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The Troubles – ask most Americans what that phrase means and they will be hard pressed to answer. To most, living far across the Atlantic, on another continent, the situation in Northern Ireland was a series of reports of bombings and killings and protests and military crackdowns but not really understanding exactly why this was going on. It was, for all intents and purposes, a series of events involving people of whom we knew really very little about – except those of us who had some ancestral connection. But it didn’t affect us directly – we looked at the nightly news reports and heard about all the innocents who were caught in the middle – all the randomness, all the bodies, the anonymous streets of death. But we weren’t directly involved – didn’t run the risk of Shopping malls being bombed or assassination plots being hatched.
The conflict began in the late 1960s, and was primarily political and nationalistic, fueled by historical events. It also had an ethnic or sectarian dimension, but despite the use of the terms “Protestant” and “Catholic” to refer to the two sides, it was not a religious conflict. A key issue was the constitutional status of Northern Ireland. Unionists, who were mostly Ulster Protestants, wanted Northern Ireland to remain within the United Kingdom. Irish nationalists, who were mostly Irish Catholics, wanted Northern Ireland to leave the United Kingdom and join a united Ireland.
The conflict began during a campaign by the Northern Ireland Civil Rights Association to end discrimination against the Catholic/nationalist minority by the Protestant/unionist government of Northern Ireland and Royal Ulster Constabulary (RUC). The authorities attempted to suppress the protest campaign with police brutality; it was also met with violence from loyalists, who believed it was a republican front. Increasing tensions led to severe violence in August 1969 and the deployment of British troops, in what became the British Army’s longest ever operation. ‘Peace walls’ were built in some areas to keep the two communities apart. Some Catholics initially welcomed the British Army as a more neutral force than the RUC, but it soon came to be seen as hostile and biased, particularly after Bloody Sunday in 1972. Armed paramilitary organizations joined the fray, quickly becoming the most violent actors in the conflict.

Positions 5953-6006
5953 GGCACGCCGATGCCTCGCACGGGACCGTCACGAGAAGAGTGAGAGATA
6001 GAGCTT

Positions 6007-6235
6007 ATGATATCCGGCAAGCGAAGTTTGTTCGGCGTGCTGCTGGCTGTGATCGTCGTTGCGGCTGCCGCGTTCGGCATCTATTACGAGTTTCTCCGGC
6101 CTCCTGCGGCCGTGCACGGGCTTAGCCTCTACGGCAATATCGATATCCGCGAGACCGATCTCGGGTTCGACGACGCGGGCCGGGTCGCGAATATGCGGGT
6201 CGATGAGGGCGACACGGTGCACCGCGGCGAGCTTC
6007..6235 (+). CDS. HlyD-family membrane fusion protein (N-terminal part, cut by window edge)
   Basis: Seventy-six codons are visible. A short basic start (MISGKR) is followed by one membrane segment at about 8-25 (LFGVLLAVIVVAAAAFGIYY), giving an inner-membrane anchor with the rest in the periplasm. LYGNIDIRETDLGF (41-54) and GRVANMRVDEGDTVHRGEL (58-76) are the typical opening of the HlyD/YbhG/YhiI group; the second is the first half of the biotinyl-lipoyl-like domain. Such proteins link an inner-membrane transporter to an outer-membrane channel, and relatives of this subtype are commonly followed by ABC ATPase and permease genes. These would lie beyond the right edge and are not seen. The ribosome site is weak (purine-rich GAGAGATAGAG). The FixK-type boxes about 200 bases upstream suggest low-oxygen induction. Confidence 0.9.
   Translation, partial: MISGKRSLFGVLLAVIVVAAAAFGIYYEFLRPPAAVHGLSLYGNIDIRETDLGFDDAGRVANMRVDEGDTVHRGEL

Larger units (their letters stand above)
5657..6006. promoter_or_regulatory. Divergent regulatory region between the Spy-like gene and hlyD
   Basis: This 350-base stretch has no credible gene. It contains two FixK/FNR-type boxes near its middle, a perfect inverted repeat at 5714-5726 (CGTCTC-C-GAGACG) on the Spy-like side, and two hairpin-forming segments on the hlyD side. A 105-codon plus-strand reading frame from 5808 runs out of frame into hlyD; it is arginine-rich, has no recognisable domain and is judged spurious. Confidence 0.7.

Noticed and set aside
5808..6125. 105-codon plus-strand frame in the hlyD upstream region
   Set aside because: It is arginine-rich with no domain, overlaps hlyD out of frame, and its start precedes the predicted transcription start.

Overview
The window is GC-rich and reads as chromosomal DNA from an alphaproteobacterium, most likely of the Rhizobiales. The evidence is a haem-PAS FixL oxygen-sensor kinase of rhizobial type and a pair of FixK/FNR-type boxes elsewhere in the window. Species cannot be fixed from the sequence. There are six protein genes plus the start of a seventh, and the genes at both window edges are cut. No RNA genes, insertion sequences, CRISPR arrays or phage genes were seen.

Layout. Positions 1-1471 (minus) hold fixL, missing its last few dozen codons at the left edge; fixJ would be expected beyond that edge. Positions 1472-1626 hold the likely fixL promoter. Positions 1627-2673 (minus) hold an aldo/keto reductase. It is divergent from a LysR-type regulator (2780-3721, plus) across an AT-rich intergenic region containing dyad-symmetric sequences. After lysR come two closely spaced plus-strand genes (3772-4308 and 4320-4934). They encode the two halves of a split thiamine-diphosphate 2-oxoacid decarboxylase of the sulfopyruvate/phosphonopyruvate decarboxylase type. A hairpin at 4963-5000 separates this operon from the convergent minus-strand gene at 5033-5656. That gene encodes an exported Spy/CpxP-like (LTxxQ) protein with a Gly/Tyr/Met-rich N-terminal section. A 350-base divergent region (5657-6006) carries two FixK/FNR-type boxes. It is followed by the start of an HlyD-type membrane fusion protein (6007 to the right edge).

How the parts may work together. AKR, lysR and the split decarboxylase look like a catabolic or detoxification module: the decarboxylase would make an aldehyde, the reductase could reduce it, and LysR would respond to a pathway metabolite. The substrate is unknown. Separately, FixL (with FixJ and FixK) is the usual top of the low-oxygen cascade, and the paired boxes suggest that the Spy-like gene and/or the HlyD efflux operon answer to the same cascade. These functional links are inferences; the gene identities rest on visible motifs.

Throughout the 1970s and into the 80s there were several documentaries produced by American networks to help shed some light on the issue, to inform America of the complex and deep-seated issues that made up The Troubles in Northern Ireland.
Though The Troubles have been considered over since 1998, when The Belfast Agreement was signed, the stress of the decades-long violence engendered a breakdown in the previously strict sexual morality of Northern Ireland, resulting in a “confused hedonism” in respect of personal life. In Derry, illegitimate births and alcoholism increased for women and the divorce rate rose. Teenage alcoholism was also a problem, partly as a result of the drinking clubs established in both loyalist and republican areas. In many cases, there was little parental supervision of children in some of the poorer districts. The Department of Health has looked at a report written in 2007 by Mike Tomlinson of Queen’s University, which asserted that the legacy of the Troubles has played a substantial role in the current rate of suicide in Northern Ireland.
To get a small idea of what was going on, as of 1982 – here is a documentary produced by WOR-Am radio in New York, and broadcast on August 10, 1982.